Omnitarium #2

Omnitarium #2 Comic Book Review

Ronin Sudios
Writer: Jamie Gambell
Art:
J.C. Grande
Letters:
Bernie Lee

Issue 1 of Jamie Gambell’s sinister period horror Omnitarium was a book of two distinct acts. An action-packed prologue detailed the execution of cultist Harrow Moonheart a century before the main events of a second, slower and more ominous half set within the confines of the fictional London Pentansly Gaol, 1868. While the two plot strands are closer to converging in Issue 2 of Omnitarium, it’s a similarly taut, slow-burning episode that plays on the first issue’s ambiguity. The evil that inhabits Pentansly is recurrently touched upon but never fully exposed.

Omnitarium #2

Omnitarium #2

In a manner that reminded me of the more Gothic Tom Baker era Doctor Who plots, Gambell revels in tightening the screws on his characters, none of whom display an iota of trust in one another, while the security of the institution around them slowly crumbles. From the final page of this issue it’s clear that things are about to get silly (in a good way), and it’s nice to see Gambell spending generous time on both his cast and the more grounded elements of the plot.

That said, a scene revealing some anachronistic mechanisms within the titular inner-gaol threw me for six. It’s an unexpected plot development for sure, but one that not only throws an element of steampunk into the book’s blend of supernatural fantasy and period horror, but feels credible within the series’ own unique reality.

J.C. Grande’s art is fantastic, and has a confident, loose style that suits the 19th century prison setting and its more monstrous inhabitants. His work on facial expressions is both distinct and consistent, and the heavy inking that occasionally distracted in the previous issue is now thoroughly absorbing. Not only has Grande’s art improved drastically from the previous issue, but he also manages to more effectively convey Pentansly’s abstract surroundings.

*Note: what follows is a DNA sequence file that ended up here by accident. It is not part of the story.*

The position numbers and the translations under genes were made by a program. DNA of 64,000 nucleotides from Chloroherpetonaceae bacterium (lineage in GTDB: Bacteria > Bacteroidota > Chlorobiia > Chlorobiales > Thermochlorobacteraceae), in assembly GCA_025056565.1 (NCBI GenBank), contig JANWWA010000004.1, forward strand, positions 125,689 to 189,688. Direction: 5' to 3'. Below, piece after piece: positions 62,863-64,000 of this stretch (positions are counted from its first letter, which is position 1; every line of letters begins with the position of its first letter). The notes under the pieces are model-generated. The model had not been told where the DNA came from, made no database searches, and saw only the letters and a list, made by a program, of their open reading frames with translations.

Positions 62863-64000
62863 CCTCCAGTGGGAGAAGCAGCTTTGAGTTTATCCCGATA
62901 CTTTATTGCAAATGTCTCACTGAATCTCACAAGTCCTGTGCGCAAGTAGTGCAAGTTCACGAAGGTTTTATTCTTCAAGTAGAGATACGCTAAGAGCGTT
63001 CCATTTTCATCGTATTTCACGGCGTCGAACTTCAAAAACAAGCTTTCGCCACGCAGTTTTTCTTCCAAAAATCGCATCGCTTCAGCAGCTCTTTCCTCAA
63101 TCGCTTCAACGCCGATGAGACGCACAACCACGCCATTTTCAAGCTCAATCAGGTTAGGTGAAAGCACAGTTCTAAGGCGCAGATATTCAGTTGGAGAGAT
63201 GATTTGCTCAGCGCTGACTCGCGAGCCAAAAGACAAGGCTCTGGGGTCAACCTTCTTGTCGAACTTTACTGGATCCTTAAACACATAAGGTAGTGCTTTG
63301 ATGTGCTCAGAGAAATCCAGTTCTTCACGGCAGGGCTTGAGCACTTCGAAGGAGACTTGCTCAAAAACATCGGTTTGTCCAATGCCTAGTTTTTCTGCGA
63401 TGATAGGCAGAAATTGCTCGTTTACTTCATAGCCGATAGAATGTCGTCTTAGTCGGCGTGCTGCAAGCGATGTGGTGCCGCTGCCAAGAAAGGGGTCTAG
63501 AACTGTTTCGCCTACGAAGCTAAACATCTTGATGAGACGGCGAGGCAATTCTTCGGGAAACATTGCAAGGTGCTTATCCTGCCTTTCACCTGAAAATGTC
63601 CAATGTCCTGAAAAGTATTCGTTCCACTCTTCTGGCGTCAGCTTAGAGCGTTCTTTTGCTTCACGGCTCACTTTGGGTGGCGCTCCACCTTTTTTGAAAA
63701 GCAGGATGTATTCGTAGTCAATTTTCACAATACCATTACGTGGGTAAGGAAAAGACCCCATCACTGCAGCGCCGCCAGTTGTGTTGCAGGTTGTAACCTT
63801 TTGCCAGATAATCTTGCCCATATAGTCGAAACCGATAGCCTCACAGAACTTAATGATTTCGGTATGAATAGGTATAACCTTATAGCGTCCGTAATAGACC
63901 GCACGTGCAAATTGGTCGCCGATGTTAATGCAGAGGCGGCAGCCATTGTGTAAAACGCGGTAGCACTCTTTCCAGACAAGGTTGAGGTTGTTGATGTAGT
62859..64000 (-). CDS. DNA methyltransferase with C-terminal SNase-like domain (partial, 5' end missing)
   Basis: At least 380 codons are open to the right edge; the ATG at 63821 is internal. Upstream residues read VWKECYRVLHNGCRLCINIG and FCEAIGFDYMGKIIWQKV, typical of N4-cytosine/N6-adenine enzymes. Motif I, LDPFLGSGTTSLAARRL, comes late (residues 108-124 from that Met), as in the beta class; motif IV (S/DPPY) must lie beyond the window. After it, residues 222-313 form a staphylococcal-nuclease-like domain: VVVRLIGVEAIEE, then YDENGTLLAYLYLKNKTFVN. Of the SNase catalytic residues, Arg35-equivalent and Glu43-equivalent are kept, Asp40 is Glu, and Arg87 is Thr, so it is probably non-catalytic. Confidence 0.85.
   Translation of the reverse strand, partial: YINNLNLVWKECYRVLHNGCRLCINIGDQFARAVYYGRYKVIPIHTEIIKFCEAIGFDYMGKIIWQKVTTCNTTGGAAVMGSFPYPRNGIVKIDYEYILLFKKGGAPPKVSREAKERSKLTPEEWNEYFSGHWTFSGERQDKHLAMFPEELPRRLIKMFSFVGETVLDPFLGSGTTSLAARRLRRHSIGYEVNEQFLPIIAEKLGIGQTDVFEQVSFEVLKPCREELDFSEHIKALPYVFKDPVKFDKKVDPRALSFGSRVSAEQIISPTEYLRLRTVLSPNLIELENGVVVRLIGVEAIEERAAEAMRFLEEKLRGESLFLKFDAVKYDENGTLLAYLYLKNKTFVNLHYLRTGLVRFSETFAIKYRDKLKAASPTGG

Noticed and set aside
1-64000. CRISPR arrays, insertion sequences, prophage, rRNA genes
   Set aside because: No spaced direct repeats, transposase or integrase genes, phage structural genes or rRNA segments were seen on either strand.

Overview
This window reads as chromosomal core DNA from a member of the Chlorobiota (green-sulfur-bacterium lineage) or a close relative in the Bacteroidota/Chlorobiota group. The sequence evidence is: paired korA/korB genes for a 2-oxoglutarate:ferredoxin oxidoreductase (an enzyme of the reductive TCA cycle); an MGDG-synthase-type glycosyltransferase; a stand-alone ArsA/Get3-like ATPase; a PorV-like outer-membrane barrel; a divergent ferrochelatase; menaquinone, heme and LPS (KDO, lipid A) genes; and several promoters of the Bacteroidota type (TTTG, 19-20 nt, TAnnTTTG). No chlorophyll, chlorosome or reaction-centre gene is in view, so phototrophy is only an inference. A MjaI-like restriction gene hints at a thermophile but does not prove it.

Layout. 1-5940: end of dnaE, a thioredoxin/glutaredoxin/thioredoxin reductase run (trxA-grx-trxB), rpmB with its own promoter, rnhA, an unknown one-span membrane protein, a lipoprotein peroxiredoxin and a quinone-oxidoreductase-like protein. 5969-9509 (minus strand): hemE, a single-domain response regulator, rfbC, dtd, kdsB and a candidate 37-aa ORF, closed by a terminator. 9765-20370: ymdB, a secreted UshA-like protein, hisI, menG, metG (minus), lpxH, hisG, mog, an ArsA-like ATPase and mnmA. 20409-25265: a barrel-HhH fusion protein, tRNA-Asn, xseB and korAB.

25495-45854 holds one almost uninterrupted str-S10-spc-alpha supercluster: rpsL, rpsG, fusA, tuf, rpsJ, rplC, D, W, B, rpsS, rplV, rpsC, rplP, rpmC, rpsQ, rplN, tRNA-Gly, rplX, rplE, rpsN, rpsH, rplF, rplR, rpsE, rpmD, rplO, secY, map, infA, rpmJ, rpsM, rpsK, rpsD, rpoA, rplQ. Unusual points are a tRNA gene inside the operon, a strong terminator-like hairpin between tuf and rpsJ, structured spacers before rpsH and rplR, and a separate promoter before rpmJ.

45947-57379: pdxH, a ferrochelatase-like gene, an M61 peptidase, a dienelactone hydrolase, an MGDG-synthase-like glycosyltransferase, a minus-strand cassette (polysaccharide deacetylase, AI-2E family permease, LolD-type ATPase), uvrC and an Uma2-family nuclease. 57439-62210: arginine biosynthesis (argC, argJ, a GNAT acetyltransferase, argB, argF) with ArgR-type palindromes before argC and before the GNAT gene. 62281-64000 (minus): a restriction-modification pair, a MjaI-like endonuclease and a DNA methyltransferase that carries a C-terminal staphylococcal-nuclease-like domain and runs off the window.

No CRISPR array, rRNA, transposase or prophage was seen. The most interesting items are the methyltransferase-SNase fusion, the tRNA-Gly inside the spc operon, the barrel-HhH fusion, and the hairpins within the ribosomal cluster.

Omnitarium has been a blast so far. Jamie Gambell’s tense pacing and Grande’s atmospheric art make for a great read, and this four part series is getting more intriguing by the issue.

8/10

Issue 2 of Omnitarium will be available later this month. Issue 1 is currently available from IndyPlanet for $3.50. Alternatively, a digital copy can be purchased from Drive Thru Comics for just $0.99.

Carl Doherty has written about movies, video games, comic books and literature for almost a decade, forging ill-informed critiques for numerous websites, blogs and publications that no one has ever heard of. His debut novel, the epic fantasy comedy Welcome to The Fold, is available now on Kindle here (UK) and here (US).

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